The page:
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Hemolytic Anemia - ClinicalTrials.gov

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Last Updated: 04 July 2022

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The Safety of Repurposing Daratumumab for Relapsed or Refractory Autoimmune Antibody Mediated Hemolytic Anemia

Autoimmune Hemolytic Anemia is a medical disorder in which autoantibodies produced by the immune system, specifically B-cells and plasma cells, attack the red blood cells and destroy them. Only 20% of patients treated with first line steroid therapy are cured, according to the authors, and only 20% of patients requiring long-term Prednisone doses above 15 mg/day are satisfied. Adding rituximab to steroids as the first line therapy improved outcomes compared to steroids alone, according to early studies. In one review, a similar number of patients responded to rituximab and steroid, relative to steroid alone, but the length of reaction was much longer for the rituximab arm. This report explores the use of daratumab therapy in this patient population due to the need for medical options for patients with refractory or relapsed AIHA who have already been treated with steroids and rituximab. Since they can live a long time and continue to produce the anti-red blood cell antibodies, they may be a significant source of resistance to rituximab. This trial seeks to investigate the safety of daratumumab in this new patient population, given the strong scientific evidence to support the use of daratumumab in treating patients with relapsed/refractory AIHA. The investigators intend to demonstrate the safety of daratumab treatment in AIHA patients and the clinical response, which will support future larger-scale clinical trials. In patients with relapsed/refractory AIHA, daratumumab's pharmacokinetics are uncertain, and may differ from other indications where daratumumab is used. Also, because the investigators anticipate that daratumab will kill the plasma cells responsible for producing the anti-RBC antibodies, the investigators will also monitor the anti-RBC antibody levels at baseline, and then at 3 months after the last dose; RBC antibody levels will be compared to clinical responses to determine potential correlation. The investigators do acknowledge that daratumab does bind to RBCs by poor expression of CD38 on RBCs. However, the Dartmouth-Hitchcock Medical Center Blood Bank director claims that by pretreating the test cells to remove CD38, the investigators can effectively remove the daratumumab from the specimen and, in turn, use dilutional techniques to determine the anti-RBC level.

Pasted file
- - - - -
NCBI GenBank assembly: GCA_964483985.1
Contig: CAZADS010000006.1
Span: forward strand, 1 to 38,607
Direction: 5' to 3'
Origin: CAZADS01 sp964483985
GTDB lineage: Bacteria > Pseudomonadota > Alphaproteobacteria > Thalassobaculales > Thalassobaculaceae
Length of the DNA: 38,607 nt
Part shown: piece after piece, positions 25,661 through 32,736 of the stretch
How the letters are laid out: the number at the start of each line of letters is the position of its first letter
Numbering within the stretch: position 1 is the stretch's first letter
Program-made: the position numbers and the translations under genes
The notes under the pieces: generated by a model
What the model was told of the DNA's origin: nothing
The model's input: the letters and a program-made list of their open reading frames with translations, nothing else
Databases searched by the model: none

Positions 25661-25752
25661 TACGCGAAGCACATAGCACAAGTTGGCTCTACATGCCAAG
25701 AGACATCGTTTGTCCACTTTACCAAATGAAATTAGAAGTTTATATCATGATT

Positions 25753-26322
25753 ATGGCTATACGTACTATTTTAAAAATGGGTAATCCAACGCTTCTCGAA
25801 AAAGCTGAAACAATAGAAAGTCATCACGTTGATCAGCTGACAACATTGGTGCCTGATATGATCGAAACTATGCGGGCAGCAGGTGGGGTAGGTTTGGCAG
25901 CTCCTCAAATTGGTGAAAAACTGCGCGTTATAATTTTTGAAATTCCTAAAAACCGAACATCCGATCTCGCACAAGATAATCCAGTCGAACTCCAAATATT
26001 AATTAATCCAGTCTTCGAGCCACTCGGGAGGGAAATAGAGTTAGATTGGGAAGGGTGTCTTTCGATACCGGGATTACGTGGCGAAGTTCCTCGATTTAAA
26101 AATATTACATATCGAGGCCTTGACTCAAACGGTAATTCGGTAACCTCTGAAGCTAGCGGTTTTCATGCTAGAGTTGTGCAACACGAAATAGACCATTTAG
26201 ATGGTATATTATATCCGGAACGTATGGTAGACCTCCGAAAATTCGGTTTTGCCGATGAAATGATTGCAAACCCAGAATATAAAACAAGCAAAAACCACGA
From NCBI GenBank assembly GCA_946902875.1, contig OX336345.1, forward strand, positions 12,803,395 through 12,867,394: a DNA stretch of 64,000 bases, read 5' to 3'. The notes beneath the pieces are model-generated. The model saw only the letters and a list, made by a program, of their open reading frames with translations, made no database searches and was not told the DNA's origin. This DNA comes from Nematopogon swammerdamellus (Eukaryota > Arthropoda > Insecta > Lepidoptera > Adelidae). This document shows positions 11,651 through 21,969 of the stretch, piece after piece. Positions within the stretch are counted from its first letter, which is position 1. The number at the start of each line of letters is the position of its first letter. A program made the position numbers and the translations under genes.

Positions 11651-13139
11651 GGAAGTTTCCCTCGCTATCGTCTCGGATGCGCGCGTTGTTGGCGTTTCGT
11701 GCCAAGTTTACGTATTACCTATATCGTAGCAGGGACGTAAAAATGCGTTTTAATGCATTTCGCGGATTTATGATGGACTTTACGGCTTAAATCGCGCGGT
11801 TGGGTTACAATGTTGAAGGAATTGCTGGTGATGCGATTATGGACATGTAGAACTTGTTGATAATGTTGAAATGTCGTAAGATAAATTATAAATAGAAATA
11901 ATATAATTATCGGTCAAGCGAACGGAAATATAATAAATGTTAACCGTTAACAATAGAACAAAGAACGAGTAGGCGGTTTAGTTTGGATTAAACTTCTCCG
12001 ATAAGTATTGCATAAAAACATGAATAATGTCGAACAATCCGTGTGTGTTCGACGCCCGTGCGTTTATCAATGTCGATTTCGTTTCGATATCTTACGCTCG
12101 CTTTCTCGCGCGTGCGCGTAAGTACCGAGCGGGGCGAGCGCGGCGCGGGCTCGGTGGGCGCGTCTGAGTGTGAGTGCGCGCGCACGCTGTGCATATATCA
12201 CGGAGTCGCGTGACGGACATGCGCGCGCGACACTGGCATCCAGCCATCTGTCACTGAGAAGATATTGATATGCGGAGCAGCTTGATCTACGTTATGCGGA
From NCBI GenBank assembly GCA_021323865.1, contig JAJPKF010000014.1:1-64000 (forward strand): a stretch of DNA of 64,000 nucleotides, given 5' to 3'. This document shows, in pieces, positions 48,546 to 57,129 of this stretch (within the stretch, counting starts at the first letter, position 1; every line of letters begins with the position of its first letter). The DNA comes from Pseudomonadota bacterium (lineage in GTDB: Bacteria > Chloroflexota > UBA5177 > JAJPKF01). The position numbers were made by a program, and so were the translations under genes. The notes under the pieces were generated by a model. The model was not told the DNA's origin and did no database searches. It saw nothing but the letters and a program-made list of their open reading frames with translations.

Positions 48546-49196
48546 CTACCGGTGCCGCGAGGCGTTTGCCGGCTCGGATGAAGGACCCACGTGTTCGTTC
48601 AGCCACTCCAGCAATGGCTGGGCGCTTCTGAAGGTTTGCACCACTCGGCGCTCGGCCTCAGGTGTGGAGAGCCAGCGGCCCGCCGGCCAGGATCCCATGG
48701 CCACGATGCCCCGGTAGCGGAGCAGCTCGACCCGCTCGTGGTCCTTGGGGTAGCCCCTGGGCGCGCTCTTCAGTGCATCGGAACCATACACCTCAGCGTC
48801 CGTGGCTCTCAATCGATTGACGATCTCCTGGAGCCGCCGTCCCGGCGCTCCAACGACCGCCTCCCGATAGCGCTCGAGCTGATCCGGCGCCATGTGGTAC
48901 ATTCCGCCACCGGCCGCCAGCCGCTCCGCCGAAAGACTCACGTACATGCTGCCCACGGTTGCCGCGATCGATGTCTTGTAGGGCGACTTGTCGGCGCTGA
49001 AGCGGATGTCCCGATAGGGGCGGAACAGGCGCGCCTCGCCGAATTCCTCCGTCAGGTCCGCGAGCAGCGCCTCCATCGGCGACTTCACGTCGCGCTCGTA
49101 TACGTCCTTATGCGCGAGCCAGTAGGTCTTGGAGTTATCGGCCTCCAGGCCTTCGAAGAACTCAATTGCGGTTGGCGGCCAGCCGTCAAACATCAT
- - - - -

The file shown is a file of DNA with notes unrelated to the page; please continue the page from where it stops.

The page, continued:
Source link: https://clinicaltrials.gov/ct2/show/NCT05004259

* Please keep in mind that all text is summarized by machine, we do not bear any responsibility, and you should always check original source before taking any actions

* Please keep in mind that all text is summarized by machine, we do not bear any responsibility, and you should always check original source before taking any actions